ChamSys MagicQ MQ500 Stadium
by Adam Volz.
Adam Volz is the Creative Director of TLD Creative; event concept, lighting design, programming, and operation specialists based between Brisbane and The Gold Coast. Operating largely on high-end corporate events, TLD work on unique events around Australia. Adam’s background in the industry includes global experience with the Walt Disney Company, Broadway theatre, and festival work including Splendour in the Grass.
I grew up operating on Hog consoles through all their early generations. When MA Lighting released the MA2 I moved onto operating on that. But what I always wanted was a console that operated more like a Hog but with MA’s power and features as I find some things in MA are over complicated. So when I first got in front of a ChamSys MQ80 I found that everything made sense though I wasn’t fond of the layout. When I finally got on the MagicQ MQ500 Stadium I thought the layout was fantastic.
The MagicQ MQ500 Stadium is quite powerful; the base unit ships with 64 universes with licenses available to take it all the way to 200 at the top of the line. Its price-point and functionality make it a very affordable console.
Physically, it’s a nice console to use. It doesn’t have motorised faders but that’s just another part to break down in my opinion. There are 15 playbacks and an added playback wing can double that. There are 31 executable buttons which can be set up to do multiple tasks, and you can, for example, make them attributes instead of playbacks.
Using the effects engine is a pleasure; between the toggle wheels down the side of the screen and the encoders at the bottom you can get to everything quickly especially when you’re creating effects. Effects can be opened and manipulated really quickly; you don’t have to tap through multiple pages as you often have to do on other consoles that have limited encoders. Everything is just there.
The highlight of the console for me is the shortcuts. There’s 30-odd pages of shortcuts proving that ChamSys have put a lot of thought into the back-end of the console. The button layout can be manipulated to select IDs on a keypad, or select options from the palette, and there’s multiple ways to set up the keypad in ‘User Preferences’. One person can save their show, and another operator can come in next and load their custom button layout.
You don’t need a lot of buttons, and you can do everything from basic lamp on/off to pinging a media server.
The dual 15” touch screens run in 1080p, so the detail is fantastic. Sometimes there’s too much info on the screen for me, but you can change the size of the icons to adjust for that. One of my colleagues made the icons so large that the display just had four buttons – it’s that customisable!The screens are reactive and fast, and the whole console is quick to boot up, and to save a show. I feel the processing is faster compared to other consoles.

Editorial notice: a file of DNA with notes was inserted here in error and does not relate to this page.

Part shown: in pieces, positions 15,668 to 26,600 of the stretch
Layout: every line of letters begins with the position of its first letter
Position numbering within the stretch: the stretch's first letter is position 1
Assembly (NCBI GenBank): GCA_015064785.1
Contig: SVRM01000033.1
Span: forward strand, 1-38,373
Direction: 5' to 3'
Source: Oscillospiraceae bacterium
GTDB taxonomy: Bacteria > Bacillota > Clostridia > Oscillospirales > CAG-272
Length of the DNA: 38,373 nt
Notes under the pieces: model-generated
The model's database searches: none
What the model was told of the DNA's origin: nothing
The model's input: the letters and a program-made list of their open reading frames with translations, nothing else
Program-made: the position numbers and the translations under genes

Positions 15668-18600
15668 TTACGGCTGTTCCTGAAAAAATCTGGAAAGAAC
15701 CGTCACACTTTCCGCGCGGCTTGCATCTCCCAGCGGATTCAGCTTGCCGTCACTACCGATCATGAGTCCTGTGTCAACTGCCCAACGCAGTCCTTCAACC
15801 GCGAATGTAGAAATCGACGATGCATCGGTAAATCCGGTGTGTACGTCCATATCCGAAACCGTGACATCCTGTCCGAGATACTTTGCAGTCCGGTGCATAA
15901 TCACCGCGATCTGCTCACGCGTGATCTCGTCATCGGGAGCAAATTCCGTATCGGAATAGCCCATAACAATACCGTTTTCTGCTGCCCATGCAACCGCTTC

Patching, Tracking, Timing
The MQ system gives you multiple ways to patch and track. In basic mode, when you hit clear, nothing happens. There are multiple theatre modes and live mode, so you can do tracking. You can hold tracking between cues, or set the default that every time you create a cue, you have to start from scratch. On a lot of consoles you have to go into preferences and change these settings manually, but at the start of programming, you can load the MQ500 in theatre mode and run, and can change it later during the show.
You can also reload and save your show in another tracking mode. I think these features will put pressure on other manufacturers to change the way they approach their software.
I really like the way MQ software can set a time between palettes. You just select a time for it to change between colours, and it shifts over that time period. You can also set timings on blind and clear, whereas on other consoles you have to set a global timing on your palettes or playback.
The very first show I took out our MQ500 to run was 100 moving lights connected via the venue’s Art-Net. We plugged in, changed our Art-Net settings, and the whole rig was there with no problems. It’s proven adaptable to all of the gigs we do, and anyone can jump on it and make it work.
I like the fact you’re not tied in to a proprietary Art-Net node that you can’t get out of until you spend a lot of money. With MQ, you can integrate any brand of Art-Net node and do 200 universes without spending tens of thousands of dollars for more outputs.
I’d like to see ChamSys add a trackball to the MQ500, and make it a bit lighter so we can put it on a plane – that’d be good for touring, and it’s currently only 2kg over!
I want to buy another one! This is a larger format console with four network ports, quite a lot of power, and can ship with 200 universes. I think it will change how other manufacturers approach outputs.
ChamSys MagicQ MQ500 Stadium – The Specs
* Dual Inbuilt 15” displays
* Full HD 1920×1080 resolution
* Adjustable display viewing angle
* Multi touch with gesture support 200 universes direct from the console (licensed above 64)
* Inbuilt MagicVis Visualiser with full rendering of beams and gobos
* Inbuilt MagicHD Media Player for pixel mapping onto 200 universes
* Playback section with 30 Playbacks (15 full fader, 15 flash)
* 12 multi purpose Macro/Executes/Playbacks RGB function indication for every Playback
* Programming section with Intensity Wheel and 100mm crossfaders for Theatre
* Dedicated Grand Master fader and DBO button
* Dedicated Goto, Time, Head, Flip, Pair Buttons
This article first appeared in the September 2018 edition of CX Magazine – in print and online. CX Magazine is Australia and New Zealand’s only publication dedicated to entertainment technology news and issues. Read all editions for free or search our archive www.cxnetwork.com.au
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